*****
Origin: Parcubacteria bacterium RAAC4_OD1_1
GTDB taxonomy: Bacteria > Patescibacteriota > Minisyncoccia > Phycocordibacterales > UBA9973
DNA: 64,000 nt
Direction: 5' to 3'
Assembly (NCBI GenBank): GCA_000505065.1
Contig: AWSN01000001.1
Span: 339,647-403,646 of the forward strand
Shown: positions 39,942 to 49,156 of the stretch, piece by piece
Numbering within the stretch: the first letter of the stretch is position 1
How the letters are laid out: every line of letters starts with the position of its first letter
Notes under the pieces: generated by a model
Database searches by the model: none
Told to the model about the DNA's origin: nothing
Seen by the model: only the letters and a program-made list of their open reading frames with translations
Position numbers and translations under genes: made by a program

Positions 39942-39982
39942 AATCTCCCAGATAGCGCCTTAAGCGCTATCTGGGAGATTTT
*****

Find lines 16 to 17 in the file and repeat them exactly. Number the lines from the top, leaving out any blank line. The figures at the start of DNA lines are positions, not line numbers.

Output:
Positions 39942-39982
39942 AATCTCCCAGATAGCGCCTTAAGCGCTATCTGGGAGATTTT